Understanding the body’s immune response to SARS-CoV-2, the virus that causes COVID-19, is key to developing effective treatments and long-lasting vaccines.
Of particular interest are neutralizing antibodies, which can block the virus from entering and infecting human cells, helping the immune system clear the virus and prevent future infections.
In a new study, researchers found that the potency of neutralizing antibodies developed in COVID-19 patients was strongly reduced in those with severe disease compared to patients with milder infections.
They found that if a person made antibodies that were more effective at neutralizing the virus, they seemed to have better clinical outcomes.
The research was conducted by a team at the Ragon Institute of MGH, MIT, and Harvard.
In the study, the team developed an automated assay that could measure the potency of neutralizing antibodies in hundreds of COVID-19 patient samples at a time.
They used this technology to examine samples from 113 COVID-19 patients, comparing milder cases to severe and fatal ones to understand the nuances of the antibody response.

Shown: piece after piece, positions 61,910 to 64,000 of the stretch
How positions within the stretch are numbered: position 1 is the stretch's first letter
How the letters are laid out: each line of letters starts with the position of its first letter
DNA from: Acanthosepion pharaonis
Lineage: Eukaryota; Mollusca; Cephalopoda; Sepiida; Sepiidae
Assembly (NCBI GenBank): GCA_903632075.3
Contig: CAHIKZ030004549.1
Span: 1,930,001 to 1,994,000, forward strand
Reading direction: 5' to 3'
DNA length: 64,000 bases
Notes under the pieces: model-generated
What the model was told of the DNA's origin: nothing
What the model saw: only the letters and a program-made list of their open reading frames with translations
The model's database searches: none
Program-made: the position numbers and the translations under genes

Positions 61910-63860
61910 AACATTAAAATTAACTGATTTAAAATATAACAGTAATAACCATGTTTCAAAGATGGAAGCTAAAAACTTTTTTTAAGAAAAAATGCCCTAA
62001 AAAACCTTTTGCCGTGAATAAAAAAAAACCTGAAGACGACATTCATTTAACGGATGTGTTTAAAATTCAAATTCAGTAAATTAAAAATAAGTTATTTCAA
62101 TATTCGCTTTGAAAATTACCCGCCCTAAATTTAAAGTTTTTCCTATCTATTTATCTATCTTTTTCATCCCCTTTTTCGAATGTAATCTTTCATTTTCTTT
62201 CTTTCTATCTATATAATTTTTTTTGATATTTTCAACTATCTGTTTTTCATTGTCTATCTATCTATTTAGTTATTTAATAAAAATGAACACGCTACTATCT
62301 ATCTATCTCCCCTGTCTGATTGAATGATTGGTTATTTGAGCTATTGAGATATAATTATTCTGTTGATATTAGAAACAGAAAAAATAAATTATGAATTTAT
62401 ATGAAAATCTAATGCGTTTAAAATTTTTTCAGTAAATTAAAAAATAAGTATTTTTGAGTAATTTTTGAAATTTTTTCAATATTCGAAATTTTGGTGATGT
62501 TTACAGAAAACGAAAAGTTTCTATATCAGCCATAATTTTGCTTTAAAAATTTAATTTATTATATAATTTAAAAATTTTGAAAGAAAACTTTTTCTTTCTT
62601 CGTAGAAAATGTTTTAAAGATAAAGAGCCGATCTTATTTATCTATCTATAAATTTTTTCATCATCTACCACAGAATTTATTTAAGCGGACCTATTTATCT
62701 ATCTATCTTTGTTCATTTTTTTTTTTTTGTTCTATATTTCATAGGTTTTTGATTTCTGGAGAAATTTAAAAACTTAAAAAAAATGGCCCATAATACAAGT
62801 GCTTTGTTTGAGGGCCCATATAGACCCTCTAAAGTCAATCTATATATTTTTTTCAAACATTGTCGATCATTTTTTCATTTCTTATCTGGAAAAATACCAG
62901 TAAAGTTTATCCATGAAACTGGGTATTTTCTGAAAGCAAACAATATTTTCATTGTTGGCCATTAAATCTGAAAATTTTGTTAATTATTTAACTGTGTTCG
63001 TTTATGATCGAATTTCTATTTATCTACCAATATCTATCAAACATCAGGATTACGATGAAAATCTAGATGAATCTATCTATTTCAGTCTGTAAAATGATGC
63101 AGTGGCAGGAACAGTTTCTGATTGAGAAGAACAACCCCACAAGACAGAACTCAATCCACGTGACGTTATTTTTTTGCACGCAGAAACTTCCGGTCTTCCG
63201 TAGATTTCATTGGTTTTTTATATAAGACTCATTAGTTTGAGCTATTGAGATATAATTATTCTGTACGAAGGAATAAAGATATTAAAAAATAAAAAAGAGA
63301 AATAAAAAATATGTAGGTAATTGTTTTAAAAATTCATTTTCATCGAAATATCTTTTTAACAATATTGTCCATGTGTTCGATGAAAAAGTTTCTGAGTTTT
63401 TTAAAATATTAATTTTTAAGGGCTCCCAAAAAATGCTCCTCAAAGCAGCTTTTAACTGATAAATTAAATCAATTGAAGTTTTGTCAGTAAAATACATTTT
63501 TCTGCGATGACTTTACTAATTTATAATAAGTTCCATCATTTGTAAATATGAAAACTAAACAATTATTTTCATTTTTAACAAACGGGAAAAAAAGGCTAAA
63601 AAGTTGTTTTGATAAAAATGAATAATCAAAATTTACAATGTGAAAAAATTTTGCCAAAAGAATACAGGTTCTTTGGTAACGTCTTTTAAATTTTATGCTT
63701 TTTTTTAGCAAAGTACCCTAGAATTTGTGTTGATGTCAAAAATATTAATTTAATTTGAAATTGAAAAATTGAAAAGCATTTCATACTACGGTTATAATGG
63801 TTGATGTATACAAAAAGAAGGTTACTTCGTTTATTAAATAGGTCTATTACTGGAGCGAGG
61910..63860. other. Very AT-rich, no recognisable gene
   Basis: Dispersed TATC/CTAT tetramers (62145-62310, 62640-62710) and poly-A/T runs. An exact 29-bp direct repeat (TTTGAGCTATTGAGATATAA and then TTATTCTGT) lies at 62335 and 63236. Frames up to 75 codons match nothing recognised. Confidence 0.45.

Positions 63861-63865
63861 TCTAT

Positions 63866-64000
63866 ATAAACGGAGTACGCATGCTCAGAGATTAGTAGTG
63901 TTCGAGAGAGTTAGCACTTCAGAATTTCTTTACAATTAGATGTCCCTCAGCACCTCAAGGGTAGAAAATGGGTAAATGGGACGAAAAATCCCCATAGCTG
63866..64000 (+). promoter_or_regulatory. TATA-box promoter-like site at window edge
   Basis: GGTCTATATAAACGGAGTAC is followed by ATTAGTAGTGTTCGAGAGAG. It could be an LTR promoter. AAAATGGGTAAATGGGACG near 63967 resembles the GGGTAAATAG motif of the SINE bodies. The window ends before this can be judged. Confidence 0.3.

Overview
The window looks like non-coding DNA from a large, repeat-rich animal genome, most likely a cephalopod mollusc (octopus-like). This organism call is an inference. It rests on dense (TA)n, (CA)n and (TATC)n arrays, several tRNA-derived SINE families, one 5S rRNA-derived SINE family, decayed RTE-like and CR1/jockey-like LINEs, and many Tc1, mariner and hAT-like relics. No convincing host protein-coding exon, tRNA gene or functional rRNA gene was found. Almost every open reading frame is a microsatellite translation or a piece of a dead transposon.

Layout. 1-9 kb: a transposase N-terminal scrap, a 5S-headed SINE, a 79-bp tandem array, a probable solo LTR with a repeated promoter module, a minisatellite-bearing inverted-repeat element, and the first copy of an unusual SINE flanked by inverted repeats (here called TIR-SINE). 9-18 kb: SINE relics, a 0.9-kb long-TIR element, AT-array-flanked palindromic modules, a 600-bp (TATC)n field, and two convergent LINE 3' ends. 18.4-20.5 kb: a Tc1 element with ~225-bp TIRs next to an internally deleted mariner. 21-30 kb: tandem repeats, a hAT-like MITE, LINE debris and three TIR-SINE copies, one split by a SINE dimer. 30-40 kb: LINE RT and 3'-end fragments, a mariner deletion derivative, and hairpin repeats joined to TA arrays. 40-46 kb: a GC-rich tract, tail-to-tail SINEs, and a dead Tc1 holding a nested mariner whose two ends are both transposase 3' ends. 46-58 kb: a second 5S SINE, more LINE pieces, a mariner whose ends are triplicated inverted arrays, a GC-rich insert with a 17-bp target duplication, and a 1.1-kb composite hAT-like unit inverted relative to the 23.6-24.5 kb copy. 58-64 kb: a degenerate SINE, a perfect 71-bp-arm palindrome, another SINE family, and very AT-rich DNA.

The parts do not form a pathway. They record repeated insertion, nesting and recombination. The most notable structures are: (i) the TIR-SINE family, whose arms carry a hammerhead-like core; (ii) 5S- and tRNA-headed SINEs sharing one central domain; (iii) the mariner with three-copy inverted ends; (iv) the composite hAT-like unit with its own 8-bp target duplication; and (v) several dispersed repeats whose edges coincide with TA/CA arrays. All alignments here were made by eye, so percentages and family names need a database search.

They discovered that patients with severe or fatal COVID-19 had significantly less effective neutralizing antibodies than patients with milder cases.
In fact, a model they built suggested that measuring the potency of these neutralizing antibodies could predict patient outcomes.
The team says by measuring the neutralization potency of a patient’s antibodies, doctors may be able to identify patients at risk of severe disease or death and use that to guide treatment options.
The neutralizing antibodies were also effective against the recently identified and widespread SARS-CoV-2 mutation known as D614G.
Though the ability to protect against mutated forms of the virus is promising, these results suggest that to prepare for potential future pandemics, scientists need to look towards developing vaccines capable of providing a broadly protective response.
One author of the study is Alejandro Balazs, Ph.D., Ragon Core Member.
The study is published in Cell.
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